Varese was another very influential figure- maybe slightly more listenable because of more use of repeated themes. 
This is the one that people cite as a bit of a milestone in electronic music:

https://www.youtube.com/watch?v=R-R3F3ZVbi8&

Still not something I’ll be listening to much!

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 aln 17 May 2020
In reply to Bob Kemp:

Regarding the earliest electronic music releases there's some good info here. https://www.ukclimbing.com/forums/culture_bunker/1st_ever_electronic_record-715775?v=1#x9132236

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 Bob Kemp 17 May 2020
In reply to aln:

Thanks- I’d forgotten about that thread. I’m keen to hear more about the various early hybrids of electronica that were excluded there so I hope this thread isn’t too much of a repetition. 

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 Bob Kemp 18 May 2020
In reply to Stefan Jacobsen:

On Stockhausen, I just came across this amusing pair of quotes from an article about him:

"He often only recommended his own works for others to find influence in, not those of his contemporaries. Always the teacher, never the taught. “Mr. Richard James. I think it would be very helpful if he listens to my work ‘Song of the Youth’, […], then he would stop with all these post-African repetitions and would look for changing tempi and changing rhythms,” he said after first hearing Aphex Twin. “I thought he should listen to a track of mine: ‘Didgeridoo’, then he’d stop making abstract, random patterns you can’t dance to,” replied Richard D. James."

https://thevinylfactory.com/features/karlheinz-stockhausen-electronic-music-influence/

The article is worth reading generally - gives a sense of his influence on the field of electronic music. 

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In reply to Bob Kemp:

You have inspired me to browse a little bit further on avantgarde music. Mainly to support my memory.

In 1987 the Danish National Academy of Music in Odense held what they called a Stockhausen week with the composer himself and his orchestra. It was one of these concerts that I attended back then. I recall a small incident during the performance of a piece named Oberlippentanz for solo piccolo trumpet:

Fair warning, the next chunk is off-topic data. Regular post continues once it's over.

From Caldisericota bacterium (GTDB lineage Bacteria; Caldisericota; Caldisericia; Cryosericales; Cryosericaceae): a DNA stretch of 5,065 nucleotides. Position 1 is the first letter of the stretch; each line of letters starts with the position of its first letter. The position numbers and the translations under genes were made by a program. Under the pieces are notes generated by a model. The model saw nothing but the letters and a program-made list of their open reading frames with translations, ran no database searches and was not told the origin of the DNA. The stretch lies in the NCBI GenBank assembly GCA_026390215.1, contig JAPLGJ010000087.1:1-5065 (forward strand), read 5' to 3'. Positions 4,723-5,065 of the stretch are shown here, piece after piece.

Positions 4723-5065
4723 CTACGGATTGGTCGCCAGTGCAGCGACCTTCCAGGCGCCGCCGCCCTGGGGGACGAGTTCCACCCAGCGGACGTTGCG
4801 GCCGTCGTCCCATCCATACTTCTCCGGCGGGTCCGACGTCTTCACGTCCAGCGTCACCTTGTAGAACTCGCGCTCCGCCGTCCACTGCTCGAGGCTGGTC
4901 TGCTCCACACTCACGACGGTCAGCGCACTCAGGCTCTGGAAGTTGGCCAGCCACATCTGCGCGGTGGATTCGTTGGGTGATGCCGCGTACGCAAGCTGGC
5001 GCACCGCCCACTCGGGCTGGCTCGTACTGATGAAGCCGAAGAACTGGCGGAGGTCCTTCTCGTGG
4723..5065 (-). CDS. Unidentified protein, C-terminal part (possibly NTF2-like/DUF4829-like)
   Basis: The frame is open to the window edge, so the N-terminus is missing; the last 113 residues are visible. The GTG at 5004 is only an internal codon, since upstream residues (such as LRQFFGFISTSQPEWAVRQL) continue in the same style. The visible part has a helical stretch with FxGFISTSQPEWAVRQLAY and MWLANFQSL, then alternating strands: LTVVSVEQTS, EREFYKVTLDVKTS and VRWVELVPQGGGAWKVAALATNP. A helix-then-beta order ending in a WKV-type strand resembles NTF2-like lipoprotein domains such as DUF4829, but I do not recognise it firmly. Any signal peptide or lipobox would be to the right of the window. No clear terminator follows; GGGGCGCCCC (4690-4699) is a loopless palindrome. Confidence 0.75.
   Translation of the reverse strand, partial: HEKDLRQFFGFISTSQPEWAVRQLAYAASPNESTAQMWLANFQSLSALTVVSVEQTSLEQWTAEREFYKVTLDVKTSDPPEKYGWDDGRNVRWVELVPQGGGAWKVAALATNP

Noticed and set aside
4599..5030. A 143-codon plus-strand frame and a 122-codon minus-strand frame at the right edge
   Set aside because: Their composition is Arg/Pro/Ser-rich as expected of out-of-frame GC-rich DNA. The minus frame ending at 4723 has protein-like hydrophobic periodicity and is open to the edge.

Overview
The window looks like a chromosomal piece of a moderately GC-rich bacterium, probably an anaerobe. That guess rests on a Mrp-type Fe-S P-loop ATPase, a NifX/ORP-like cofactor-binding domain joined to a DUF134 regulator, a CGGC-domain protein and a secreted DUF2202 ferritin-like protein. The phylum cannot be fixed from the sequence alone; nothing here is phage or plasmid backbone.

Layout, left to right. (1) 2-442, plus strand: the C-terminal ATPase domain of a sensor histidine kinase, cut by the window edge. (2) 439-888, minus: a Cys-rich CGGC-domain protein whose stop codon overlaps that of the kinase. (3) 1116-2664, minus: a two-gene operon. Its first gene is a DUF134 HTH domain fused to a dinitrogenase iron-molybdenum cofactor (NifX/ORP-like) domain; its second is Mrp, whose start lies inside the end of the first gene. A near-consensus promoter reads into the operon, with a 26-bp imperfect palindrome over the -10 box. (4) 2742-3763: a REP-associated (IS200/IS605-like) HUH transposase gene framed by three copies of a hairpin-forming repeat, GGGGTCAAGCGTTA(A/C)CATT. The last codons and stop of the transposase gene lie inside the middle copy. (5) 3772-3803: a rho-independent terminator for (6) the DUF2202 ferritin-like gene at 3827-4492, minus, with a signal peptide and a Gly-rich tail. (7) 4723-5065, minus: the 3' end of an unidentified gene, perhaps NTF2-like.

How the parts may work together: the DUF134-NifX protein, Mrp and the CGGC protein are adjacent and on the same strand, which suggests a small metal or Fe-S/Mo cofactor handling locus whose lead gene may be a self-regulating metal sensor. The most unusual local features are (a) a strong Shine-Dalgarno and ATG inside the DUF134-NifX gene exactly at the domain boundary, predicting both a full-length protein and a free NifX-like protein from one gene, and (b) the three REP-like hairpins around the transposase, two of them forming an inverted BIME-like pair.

https://www.youtube.com/watch?v=SmsQvqoUJtc&

Imagine the whole concert hall listening in concentration and absolute silence when a traditional wind-up alarm clock went off really loud. At first I thought it was part of the composition, Stockhausen being Stockhausen, but it was one of the students among the audience who had it in her bag. She couldn't stop it sounding and had to run out into the foyer not to disturb any further.

Reading about Stockhausen lead me to one of his contemporaries namely György Ligeti. At first I couldn't quite remember where I had heard his name before, but then it struck me: Stanley Kubrick used his music in several of his movies. Most famously, maybe, in the Star Gate sequence of his 2001: A Space Odyssey which is accompanied by Atmosphères: 

https://www.youtube.com/watch?v=cW_o-T1CVrY&

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 Bob Kemp 19 May 2020
In reply to Stefan Jacobsen:

That first piece is surprisingly listenable for Stockhausen. I can see why you might have thought an alarm clock should be part of it though!

Ligeti was one of the first electronic composers I ever heard. There was a piece on a Decca sampler of electronic music we had. I think others included Varese and Berio.

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 Chris Sansum 19 May 2020
In reply to Bob Kemp:

A few, off the top of my head:

The Yellow Magic Orchestra - manly their instrumental tracks:

https://www.youtube.com/watch?v=DskuDtfOG1c&

https://www.youtube.com/watch?v=YastQM59JQE&

Vangelis, eg Direct: https://www.youtube.com/playlist?list=PLg9RfU98eXE01km95NxVy0F8U-ivC9MWh

Not a very well known work, but The Pentateuch of the Cosmogony (1979) by Dave Greenslade is classic to me! https://www.youtube.com/watch?v=TNhtAh3U_sc&

Jean-Michel Jarre, The Essential (1983) - an absolute classic compilation!

https://www.youtube.com/watch?v=j55B08bm8mg&

Kraftwerk The Man Machine

https://www.youtube.com/watch?v=wl-eVipq5cE&

Tangerine Dream Dream Sequence (compilation)

https://www.youtube.com/playlist?list=PL8a8cutYP7fphvJ7jcQ7GWW0z9nSYWx4B